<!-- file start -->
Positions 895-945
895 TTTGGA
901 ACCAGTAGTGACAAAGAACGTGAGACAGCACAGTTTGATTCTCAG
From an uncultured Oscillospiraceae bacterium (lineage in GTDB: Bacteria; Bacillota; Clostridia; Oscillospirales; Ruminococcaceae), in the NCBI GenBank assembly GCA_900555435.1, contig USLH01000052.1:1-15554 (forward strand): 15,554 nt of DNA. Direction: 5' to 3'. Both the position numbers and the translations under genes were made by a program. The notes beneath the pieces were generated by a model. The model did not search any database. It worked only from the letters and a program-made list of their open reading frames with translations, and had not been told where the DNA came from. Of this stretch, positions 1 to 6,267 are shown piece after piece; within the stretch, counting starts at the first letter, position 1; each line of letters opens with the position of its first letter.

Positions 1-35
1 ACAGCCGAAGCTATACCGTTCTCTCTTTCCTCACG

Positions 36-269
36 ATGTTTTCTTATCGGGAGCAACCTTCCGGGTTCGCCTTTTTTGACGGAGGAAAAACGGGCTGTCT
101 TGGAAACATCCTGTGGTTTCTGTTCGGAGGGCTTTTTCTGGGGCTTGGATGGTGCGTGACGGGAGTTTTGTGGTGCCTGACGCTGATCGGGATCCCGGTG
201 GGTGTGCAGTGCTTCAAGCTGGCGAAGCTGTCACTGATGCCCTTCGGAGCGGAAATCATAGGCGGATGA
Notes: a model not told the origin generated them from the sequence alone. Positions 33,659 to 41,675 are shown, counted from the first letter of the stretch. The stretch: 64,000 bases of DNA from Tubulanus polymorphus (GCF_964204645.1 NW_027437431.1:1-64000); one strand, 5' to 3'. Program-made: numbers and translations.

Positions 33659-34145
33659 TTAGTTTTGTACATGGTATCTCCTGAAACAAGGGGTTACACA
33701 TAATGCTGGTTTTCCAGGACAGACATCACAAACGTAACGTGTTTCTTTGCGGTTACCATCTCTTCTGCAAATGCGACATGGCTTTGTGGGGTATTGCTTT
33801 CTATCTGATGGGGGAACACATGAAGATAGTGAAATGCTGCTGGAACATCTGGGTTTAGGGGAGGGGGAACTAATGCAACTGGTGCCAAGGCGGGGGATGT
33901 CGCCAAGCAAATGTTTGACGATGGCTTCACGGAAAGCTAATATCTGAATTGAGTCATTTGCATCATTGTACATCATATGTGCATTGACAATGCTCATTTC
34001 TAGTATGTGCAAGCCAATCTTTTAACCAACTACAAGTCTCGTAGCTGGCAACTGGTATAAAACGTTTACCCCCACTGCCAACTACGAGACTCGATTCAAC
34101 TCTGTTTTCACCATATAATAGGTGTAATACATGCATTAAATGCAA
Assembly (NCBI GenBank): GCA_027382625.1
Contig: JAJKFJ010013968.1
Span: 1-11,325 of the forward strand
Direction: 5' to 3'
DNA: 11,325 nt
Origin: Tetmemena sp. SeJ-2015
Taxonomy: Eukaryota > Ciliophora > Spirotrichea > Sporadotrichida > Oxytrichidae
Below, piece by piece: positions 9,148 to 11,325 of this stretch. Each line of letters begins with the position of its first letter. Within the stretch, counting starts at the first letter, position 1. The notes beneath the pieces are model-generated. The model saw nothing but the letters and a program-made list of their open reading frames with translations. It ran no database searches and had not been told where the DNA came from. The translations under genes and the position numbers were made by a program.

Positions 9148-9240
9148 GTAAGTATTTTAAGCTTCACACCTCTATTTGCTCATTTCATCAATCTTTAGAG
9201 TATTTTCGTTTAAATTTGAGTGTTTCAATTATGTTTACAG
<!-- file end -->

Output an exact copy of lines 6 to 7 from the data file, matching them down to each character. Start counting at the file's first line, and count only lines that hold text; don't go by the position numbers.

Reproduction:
1 ACAGCCGAAGCTATACCGTTCTCTCTTTCCTCACG

Positions 36-269